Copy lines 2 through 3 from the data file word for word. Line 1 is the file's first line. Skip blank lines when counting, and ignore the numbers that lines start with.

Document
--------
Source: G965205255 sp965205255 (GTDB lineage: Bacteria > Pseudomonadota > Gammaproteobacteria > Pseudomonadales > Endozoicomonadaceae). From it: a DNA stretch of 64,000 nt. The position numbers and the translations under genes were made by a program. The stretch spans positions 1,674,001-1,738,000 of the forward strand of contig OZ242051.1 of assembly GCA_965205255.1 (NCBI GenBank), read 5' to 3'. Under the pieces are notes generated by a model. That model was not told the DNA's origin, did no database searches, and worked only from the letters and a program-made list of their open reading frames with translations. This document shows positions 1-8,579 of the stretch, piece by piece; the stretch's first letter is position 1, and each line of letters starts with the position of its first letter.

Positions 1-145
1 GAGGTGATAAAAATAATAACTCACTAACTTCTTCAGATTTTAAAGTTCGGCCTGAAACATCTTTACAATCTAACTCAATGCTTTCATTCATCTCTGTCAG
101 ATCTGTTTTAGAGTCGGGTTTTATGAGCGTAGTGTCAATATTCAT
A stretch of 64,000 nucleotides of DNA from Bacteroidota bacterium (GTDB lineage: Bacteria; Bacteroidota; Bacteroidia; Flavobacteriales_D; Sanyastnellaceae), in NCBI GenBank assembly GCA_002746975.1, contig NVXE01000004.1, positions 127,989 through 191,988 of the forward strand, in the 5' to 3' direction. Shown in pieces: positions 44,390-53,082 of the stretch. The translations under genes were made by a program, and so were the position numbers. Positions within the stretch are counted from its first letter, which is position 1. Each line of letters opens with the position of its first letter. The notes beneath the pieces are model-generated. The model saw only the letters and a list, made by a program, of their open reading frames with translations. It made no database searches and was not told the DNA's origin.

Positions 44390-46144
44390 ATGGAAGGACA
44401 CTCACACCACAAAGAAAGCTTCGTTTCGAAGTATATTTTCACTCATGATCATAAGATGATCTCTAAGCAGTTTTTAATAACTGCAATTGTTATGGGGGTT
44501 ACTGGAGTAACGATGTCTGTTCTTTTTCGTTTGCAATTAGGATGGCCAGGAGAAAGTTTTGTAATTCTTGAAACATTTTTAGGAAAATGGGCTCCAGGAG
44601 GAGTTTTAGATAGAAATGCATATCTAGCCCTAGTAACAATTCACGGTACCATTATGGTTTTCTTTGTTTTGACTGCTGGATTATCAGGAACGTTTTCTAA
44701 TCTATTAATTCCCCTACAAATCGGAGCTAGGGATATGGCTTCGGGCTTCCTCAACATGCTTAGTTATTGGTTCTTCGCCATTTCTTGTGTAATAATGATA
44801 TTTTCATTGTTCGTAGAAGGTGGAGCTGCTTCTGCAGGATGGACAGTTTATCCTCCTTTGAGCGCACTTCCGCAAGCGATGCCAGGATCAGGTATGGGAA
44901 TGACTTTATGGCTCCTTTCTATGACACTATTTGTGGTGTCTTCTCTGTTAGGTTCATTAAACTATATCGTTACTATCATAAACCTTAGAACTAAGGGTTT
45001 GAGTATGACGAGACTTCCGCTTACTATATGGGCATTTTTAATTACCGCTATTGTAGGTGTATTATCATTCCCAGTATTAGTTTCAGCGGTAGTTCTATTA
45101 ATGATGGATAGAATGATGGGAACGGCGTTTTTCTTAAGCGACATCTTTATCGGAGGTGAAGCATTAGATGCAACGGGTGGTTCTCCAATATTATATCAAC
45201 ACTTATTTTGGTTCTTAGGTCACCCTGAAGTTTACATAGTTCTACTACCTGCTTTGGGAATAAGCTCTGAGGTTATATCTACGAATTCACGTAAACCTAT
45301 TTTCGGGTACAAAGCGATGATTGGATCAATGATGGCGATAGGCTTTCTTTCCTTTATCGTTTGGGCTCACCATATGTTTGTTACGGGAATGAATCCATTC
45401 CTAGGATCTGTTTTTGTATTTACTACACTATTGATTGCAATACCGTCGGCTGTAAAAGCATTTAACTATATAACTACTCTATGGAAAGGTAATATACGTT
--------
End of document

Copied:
Positions 1-145
1 GAGGTGATAAAAATAATAACTCACTAACTTCTTCAGATTTTAAAGTTCGGCCTGAAACATCTTTACAATCTAACTCAATGCTTTCATTCATCTCTGTCAG